Elaine MacintyreBy Elaine Macintyre, Digital Media Content Manager

On Wednesday 19 September 2012, museums across the globe took part in an online initiative designed to bring the techno-savvy folk of the Twitterverse into direct cyber-contact with that mysterious, dusty, holder of arcane lore, the Curator. Yes, for one day only, the curators emerge from their stores and labs and offices to share their incredible breadth of knowledge with the rest of the world.

Of course this is a ridiculous stereotype, but one that does tend to persist (particularly in prime time crime drama) so the more opportunities museums and galleries have to dispel these caricatures the better. And what better opportunity than Ask A Curator day?

Now in its third year, Ask A Curator day encourages anyone on Twitter with even a passing interest in museums and galleries to ask a curator a question. Tweeters can direct their questions to a specific participating museum (and this year there were over 500 institutions from 29 different countries taking part) or simply throw their inquiry out there using the #askacurator hashtag and see who responds.

Some ask lighthearted questions: ‘What’s your favourite smell in your museum?’ ‘What object in your collection makes you laugh?’ ‘Couldn’t you animate the Tyrannosaurus so that it bites random visitors?’ (At least I hope that was a lighthearted question…) Others pose more serious queries concerning funding, sponsorship and ethics.

This is the first year National Museums Scotland has taken part in Ask A Curator day and we had five willing volunteers on board, each with an allocated hourly slot.  First in the hot seat was Peter Davidson, Curator of Minerals and Meteorites. I can’t think of a much better way of kicking off the day than with a discussion of space debris, the Scottish gold rush (who knew?), the smell of meteorites (oily, apparently) and life on Mars (or, more likely, the moons of Jupiter).

The Martian meteorite, Peter’s favourite object in the collection

The Martian meteorite, Peter’s favourite object in the collection.

In the afternoon, our Principal Curator of Vertebrate Biology Dr Andrew Kitchener took over, answering questions about our bird, mammal and taxidermy collections. His observation that the best thing about being a curator is ‘research & rediscovering old specimens you thought were lost in the collections’ was the most retweeted comment of the day – an example of such a found treasure being a Malayan tapir skull given by Sir Stanford Raffles (of the Singapore Raffles Hotel fame) to the Marchioness of Hastings, who donated it to the Museum in 1921.

This Aye-aye is one of Andrew’s favourite objects, but also the one that gave him the biggest headache when creating the new Natural World galleries

This Aye-aye is one of Andrew’s favourite specimens, but also the one that gave him the biggest headache when creating the new Natural World galleries, as there were no reference photos available to get the position of its body correct. Thankfully, our friends at London Zoo came to the rescue!

Four o’clock was Science Hour, with Dr Tacye Phillipson, Curator of Science, Julie Orford, Assistant Curator of Science and @julieorford on Twitter and Ian Brown, Curator of Aviation, aka @radararchive. Here we again tackled the thorny problems of favourite smells (possibly the odour of aircraft tyres in the rubber room at the National Museum of Flight), least favourite objects (Julie’s is the Wylam Dilly, on open display in the Connect gallery: very large and incredibly fiddly to dust) and coveted objects (Tacye’s is the Festo SmartBird, a unique flight model based on the herring gull).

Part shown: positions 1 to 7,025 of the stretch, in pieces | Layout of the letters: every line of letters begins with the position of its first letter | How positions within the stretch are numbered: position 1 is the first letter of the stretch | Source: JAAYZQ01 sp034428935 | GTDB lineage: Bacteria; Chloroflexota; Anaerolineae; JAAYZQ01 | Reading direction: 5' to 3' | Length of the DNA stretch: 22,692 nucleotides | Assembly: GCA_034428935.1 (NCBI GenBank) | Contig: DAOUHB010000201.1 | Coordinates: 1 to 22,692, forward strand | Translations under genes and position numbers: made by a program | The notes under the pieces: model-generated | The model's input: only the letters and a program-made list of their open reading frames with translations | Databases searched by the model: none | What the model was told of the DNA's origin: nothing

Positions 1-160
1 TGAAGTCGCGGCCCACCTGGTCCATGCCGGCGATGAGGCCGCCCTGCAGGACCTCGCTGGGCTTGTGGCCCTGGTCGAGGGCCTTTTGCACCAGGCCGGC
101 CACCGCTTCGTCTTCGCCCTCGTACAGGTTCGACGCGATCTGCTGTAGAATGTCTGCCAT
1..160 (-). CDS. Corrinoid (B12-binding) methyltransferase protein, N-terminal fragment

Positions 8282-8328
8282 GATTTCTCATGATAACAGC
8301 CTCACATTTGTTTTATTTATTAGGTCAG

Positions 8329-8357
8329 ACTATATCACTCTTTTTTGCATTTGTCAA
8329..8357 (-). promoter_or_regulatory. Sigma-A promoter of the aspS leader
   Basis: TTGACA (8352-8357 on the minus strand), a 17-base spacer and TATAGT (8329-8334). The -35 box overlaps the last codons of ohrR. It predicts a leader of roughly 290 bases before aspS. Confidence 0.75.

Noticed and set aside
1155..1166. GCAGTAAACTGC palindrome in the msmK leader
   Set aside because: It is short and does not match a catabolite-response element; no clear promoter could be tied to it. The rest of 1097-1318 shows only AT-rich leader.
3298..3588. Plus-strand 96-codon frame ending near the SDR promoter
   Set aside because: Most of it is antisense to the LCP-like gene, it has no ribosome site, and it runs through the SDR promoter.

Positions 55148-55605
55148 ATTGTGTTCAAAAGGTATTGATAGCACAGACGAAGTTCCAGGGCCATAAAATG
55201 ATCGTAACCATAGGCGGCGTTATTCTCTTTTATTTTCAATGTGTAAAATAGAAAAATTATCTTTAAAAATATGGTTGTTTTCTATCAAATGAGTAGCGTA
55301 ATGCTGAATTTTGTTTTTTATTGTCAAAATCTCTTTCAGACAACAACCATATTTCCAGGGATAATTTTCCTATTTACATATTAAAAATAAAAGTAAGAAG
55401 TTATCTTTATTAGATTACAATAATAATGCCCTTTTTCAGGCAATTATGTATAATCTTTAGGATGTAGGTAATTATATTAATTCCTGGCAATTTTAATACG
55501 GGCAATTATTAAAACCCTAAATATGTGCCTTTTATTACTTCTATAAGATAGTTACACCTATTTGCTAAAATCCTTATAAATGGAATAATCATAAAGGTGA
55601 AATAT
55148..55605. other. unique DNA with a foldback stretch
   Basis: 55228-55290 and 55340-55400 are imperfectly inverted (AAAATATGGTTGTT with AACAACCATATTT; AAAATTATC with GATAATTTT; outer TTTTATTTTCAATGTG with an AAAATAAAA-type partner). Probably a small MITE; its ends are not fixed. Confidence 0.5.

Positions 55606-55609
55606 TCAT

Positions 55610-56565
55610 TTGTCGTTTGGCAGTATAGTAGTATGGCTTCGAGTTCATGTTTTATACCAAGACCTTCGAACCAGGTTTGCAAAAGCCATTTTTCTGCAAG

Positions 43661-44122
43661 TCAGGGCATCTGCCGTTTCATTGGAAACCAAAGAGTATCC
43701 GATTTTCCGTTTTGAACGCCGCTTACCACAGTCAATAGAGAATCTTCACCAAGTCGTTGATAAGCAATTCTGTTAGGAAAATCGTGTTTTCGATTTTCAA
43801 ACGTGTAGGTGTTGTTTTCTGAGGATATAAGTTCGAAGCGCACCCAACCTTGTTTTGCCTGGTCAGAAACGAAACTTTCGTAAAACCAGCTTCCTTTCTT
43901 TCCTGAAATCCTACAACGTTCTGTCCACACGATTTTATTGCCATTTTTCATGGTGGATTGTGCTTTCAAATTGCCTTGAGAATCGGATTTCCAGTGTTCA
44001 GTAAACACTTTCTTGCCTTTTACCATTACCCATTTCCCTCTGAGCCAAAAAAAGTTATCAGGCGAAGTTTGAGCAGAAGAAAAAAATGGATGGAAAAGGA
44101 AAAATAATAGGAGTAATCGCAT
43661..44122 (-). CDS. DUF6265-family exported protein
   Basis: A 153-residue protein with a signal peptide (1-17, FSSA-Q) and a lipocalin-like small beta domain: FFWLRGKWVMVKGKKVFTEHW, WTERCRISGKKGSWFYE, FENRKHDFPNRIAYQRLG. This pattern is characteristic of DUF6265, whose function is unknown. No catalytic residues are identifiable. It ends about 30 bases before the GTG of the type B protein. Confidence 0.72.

Aircraft tyres in the 'rubber room' at National Museum of Flight

Aircraft tyres in the ‘rubber room’ at National Museum of Flight – mm!

The Wylam Dilly in the Connect gallery: bane of Julie's life!

The Wylam Dilly in the Connect gallery: bane of Julie’s life!

Oh, and a few museum secrets were revealed too: Harry Potter fans, did you know we have a Star of the Order of the Phoenix on display? Or that, lurking in the stores, is an instrument for communicating with the dead? Now you do…

Grand Cross Breast Star of the Order of the Phoenix, one of a group of orders, medals and badges awarded to Sir Alexander Fleming, discoverer of penicillin.

So all in all, a fun-filled, knowledge-filled (and cake-fuelled) day – but what did all this online engagement look like in cold hard stats? Here’s the science bit:

We acquired 37 new followers on Ask A Curator day, more than double our usual daily increase. We sent out a whopping 118 tweets (including replies and retweets) – way over our usual average of eight! – and all together our messages were retweeted 60 times (for comparison, the day before we had 15 retweets).

But the value of events like Ask A Curator doesn’t simply lie in numbers. ‘Do you think the way visitors are interacting with your collection has changed over the past 10 years?’ we were asked. Ask A Curator – in which hundreds, maybe even thousands, of people across the world shared questions, answers, opinions and jokes in 12,000+ tweets – surely shows how much things have moved on, how expertise and research is no longer the preserve of the academic few, but can be accessed by anyone with an interest, and digested alongside the latest updates from Stephen Fry and Rhianna.

And just in case you’re still wondering whether curators are really up for this new-fangled interaction, I’ll leave you with a tweet from Julie:

‘Had a gr8 #askacurator hour wi @RadarArchive @elainemacintyre + Tacye @NtlMuseumsScot lots o laughs when can we do it again? :-)

The cakes that fuelled Ask A Curator day at National Museums Scotland!

The cakes that fuelled Ask A Curator day at National Museums Scotland!